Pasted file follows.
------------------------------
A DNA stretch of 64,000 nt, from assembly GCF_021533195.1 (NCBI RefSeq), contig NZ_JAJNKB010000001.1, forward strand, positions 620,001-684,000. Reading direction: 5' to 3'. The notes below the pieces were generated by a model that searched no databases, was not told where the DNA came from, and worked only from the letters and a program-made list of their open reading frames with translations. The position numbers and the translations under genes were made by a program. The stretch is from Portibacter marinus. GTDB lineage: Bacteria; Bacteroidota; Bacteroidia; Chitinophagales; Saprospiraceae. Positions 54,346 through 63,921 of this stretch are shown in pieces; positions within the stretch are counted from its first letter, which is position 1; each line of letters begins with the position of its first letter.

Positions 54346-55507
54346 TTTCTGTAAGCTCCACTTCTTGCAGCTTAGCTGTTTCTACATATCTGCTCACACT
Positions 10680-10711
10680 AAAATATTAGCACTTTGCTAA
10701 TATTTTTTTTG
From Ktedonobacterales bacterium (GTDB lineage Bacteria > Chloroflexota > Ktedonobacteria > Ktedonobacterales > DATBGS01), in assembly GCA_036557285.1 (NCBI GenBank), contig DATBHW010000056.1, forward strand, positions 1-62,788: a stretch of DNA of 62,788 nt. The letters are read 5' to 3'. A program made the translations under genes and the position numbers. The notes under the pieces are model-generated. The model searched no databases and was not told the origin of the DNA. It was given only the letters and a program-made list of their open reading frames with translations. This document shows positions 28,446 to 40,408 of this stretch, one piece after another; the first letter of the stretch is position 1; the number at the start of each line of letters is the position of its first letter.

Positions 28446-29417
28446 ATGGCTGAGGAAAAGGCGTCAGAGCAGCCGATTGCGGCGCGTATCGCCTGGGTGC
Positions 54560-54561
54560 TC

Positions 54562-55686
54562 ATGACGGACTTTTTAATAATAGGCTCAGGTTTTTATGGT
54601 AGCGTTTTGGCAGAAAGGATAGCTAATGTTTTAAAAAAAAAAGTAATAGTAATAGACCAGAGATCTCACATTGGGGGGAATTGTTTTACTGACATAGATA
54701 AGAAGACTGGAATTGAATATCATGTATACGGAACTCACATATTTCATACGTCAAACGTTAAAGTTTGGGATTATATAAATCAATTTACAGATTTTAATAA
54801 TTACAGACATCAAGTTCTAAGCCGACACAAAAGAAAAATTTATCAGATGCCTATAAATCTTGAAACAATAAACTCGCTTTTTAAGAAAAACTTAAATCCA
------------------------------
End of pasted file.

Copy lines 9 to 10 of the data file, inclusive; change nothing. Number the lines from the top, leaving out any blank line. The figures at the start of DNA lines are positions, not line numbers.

28446 ATGGCTGAGGAAAAGGCGTCAGAGCAGCCGATTGCGGCGCGTATCGCCTGGGTGC
Positions 54560-54561